By Jan Oberg
• Message sent to Facebook in response to its blocking attempt and change of algorithm, both serious restricting my freedom of communication.
Blocking personal messages to friends
Yesterday it was my birthday and roughly 500 people sent me thoughts, pictures and good wishes – also for the international peace issues I work for every day.
Today I send a thank-you message to everyone of them (as replies to their messages on my profile, not through Messenger of on their profiles) – with a link to the new platform outside Facebook that we have felt was necessary to build – for the reasons I explain below.
Here is the text of that standard message:
“Thank you so much for remembering me ! 🙂
May I urge you to visit TFF’s new peace portal and magazine:
https://transnational.live – look around and use Get the News on top right.
We take parts of the debate out of Facebook because it collects too much about us and censors.
And you can use the Donate button on top too 🙂
My best to you!
After about 120 response messages or so, your system refuses to post my message and threatens me with being blocked from posting if I continue.
In summary, Facebook prevents me from thanking my friends for their kind words on my own profile. And it is not a security issue as you state in your message to me across the page.
I do not appreciate your giving me trouble when I try to thank my Facebook friends.
Your system should be able – given everything else it can do – to distinguish between spam and messages of gratitude exclusively to people who are my friends here.
If you used humans to just check things when you get suspicious – instead of relying blindly on technologies – you would not risk doing such an unkind thing that is also a clear limitation to my freedom to interact with my friends.
Mind you, I am not selling – and never have – any product. I am a peace and future researcher working for a less violent world.
It doesn’t feel good to do so at Facebook which, when doing what you do to me today, indisputably and deliberately violates my freedom of communication.
Change of algorithm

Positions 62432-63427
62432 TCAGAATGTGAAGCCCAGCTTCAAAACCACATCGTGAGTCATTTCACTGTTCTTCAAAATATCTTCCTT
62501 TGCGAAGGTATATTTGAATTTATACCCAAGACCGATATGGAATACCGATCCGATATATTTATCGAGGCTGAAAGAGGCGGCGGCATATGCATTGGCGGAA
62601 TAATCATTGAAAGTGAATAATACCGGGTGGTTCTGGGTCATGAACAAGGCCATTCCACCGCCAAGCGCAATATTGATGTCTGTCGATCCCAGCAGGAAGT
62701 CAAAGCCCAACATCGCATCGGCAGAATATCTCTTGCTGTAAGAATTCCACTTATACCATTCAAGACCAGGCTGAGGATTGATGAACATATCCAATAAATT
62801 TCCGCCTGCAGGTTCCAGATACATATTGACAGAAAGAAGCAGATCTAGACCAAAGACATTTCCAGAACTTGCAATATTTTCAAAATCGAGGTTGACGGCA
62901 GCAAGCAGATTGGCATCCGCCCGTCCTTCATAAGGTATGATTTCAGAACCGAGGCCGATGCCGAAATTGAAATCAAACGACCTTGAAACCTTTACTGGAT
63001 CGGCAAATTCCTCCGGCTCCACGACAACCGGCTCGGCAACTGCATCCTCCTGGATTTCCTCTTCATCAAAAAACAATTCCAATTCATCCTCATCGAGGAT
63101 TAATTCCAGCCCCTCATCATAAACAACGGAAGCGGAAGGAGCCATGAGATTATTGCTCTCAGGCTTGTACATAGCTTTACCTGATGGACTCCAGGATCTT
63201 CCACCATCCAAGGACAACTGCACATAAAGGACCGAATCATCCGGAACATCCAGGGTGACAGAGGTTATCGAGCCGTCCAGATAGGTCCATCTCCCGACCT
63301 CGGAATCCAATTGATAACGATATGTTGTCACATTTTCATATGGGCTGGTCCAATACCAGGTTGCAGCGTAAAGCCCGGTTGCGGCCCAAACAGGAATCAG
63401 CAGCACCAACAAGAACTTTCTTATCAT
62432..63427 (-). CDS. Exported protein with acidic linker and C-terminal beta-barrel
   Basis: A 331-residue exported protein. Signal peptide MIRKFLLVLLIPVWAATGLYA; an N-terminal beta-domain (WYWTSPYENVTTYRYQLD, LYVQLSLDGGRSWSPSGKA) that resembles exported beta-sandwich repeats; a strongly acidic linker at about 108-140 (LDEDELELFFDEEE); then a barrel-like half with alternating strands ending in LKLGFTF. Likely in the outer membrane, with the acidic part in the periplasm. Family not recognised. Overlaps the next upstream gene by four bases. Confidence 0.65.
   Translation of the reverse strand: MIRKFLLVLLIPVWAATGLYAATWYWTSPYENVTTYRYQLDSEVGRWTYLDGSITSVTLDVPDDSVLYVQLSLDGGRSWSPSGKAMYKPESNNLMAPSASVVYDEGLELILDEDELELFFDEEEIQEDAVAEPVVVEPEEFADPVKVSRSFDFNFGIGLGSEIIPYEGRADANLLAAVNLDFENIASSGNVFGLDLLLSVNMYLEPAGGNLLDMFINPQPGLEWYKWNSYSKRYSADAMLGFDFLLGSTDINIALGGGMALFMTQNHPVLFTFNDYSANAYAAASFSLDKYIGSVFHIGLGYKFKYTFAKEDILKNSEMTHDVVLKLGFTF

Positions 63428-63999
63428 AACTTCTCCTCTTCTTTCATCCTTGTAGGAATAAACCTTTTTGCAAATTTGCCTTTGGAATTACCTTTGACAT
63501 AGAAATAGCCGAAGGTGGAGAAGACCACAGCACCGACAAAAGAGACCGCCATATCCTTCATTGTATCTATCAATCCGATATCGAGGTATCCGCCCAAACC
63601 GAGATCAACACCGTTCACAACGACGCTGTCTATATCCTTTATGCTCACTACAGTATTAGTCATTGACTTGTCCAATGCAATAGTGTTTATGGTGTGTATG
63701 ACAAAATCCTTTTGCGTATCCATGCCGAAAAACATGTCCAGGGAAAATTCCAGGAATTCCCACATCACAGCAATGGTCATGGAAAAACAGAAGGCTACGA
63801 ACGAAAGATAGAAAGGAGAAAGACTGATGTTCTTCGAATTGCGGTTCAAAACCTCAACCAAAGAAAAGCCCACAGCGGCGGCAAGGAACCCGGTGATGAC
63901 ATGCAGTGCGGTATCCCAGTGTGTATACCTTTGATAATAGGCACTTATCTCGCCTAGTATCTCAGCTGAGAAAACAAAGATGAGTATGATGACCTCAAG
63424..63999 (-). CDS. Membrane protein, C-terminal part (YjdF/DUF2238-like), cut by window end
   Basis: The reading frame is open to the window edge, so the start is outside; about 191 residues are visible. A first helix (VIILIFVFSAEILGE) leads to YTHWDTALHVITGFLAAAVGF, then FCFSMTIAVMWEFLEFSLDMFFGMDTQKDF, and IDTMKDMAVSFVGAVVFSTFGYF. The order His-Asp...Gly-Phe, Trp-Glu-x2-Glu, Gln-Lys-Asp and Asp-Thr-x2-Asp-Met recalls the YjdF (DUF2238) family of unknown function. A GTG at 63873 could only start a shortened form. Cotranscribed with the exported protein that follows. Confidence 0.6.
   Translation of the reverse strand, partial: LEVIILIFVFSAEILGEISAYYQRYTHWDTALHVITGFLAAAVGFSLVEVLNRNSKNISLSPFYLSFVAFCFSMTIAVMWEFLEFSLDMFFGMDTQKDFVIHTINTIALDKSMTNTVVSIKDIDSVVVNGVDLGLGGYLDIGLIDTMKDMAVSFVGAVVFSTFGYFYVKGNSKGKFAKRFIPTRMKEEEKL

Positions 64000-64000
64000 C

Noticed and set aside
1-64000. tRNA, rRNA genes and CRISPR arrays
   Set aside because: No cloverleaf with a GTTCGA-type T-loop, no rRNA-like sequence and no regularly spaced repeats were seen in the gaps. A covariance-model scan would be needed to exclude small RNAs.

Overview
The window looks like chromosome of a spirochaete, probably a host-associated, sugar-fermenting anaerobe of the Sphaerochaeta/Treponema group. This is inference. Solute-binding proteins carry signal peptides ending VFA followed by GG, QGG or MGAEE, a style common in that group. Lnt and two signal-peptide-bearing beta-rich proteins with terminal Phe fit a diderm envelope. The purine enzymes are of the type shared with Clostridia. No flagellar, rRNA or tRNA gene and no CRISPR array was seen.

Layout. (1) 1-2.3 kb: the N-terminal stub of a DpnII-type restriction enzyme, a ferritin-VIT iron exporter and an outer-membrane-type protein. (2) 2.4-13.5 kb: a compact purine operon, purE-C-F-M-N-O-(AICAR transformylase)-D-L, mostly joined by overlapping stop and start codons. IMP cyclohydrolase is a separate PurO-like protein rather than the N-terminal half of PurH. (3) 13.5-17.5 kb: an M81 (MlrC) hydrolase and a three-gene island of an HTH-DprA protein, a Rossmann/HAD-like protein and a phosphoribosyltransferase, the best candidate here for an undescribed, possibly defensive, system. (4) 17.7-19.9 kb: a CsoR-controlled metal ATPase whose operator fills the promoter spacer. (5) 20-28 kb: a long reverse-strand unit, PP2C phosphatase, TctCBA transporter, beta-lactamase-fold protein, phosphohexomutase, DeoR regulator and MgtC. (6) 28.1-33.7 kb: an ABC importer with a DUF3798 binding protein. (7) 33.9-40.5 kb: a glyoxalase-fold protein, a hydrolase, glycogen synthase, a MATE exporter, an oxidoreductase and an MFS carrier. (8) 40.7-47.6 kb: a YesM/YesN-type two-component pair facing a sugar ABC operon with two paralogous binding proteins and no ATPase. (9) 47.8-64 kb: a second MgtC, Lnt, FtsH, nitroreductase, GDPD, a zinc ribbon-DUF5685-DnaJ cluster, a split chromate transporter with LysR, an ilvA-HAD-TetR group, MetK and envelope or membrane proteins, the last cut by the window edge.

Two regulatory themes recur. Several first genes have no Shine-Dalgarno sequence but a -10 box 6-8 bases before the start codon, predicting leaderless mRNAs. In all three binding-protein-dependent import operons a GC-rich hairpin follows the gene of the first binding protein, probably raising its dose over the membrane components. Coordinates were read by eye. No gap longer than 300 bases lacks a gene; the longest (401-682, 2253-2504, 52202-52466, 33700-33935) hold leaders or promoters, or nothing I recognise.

While I am at it, permit to raise a larger issue:
I am working with global issues and have thousands of friends and likers plus an organsational page and a public figure page. Sine 2007 I’ve always interacted with people all around the globe.
Some months ago you changed the algorithm in a way that markedly and seriously limits my global reach.
Presumably because I had reported from the war zone in Syria, presented some non-mainstream views and perspectives – and got thousands of new friends who appreciated exactly that.
Over 90% of the feeds I reach now – and the likes, comments and interaction I experience today – are from Sweden and Denmark (I live in Sweden and I am a Danish citizen). Only.
My foundation and I have therefore set up a platform outside to enhance the free debate without limitations – some appropriately call it censorship – that you now practise (because, as it seems, of direct pressure by certain countries/governments on Facebook).
What the foundation and I stand for has nothing to do with fake news. It’s known to be truth-seeking during its existence since 1986. A source relied upon by millions every year.
Facebook’s development is very unpleasant to witness, given your enormous power.
Undoubtedly, there are millions who are dismayed by your policies which are political.
Deliberately limiting a researcher with 40 years of experience (as you can see on Facebook) and a research foundation that is committed to the UN Charter goal of making peace by peaceful means – which is a Gandhian principle – is, without a doubt, a political act and political acts are in the service of some interests that you know best yourself and about which I can only guess.
But it does raise the issue of whether we come to a point where Facebook as a politicised media ought to be boycotted.
Now, I would appreciate to a) be informed about algorithm changes in advance so I can shape my foundations’ and my own communication strategy in relation to it – and b) I’d appreciate a personal response to what I write here.
It is certainly possible technically and financially for Facebook to show that much respect for those of us who use Facebook and also pay, from time to time at least, for promotion of our work (now the earlier organic growth options have also, for all practical purposes, been destroyed).
If your system can check my messages to my friends and block me/them, you certainly also have the capacity to answer me personally rather than hiding behind the shield that you are “not able to review individual reports”.
Finally, being a future researcher with a global academic perspective, my prediction is rather straightforward:
Either Facebook will, sooner rather than later, stop this politicisation and moral decay or more and more people will reduce their use of or leave Facebook entirely over years to come, migrate to other platforms and build new free(er) networks.
Your sense of ethics and responsibility for your editorial policies must be made to match the importance you have as the world’s and history’s largest communication network/platform.
Jan Oberg, dr.hc., research director
The Transnational Foundation for Peace and Future Research, Lund Sweden – email@example.com
January 14, 2018.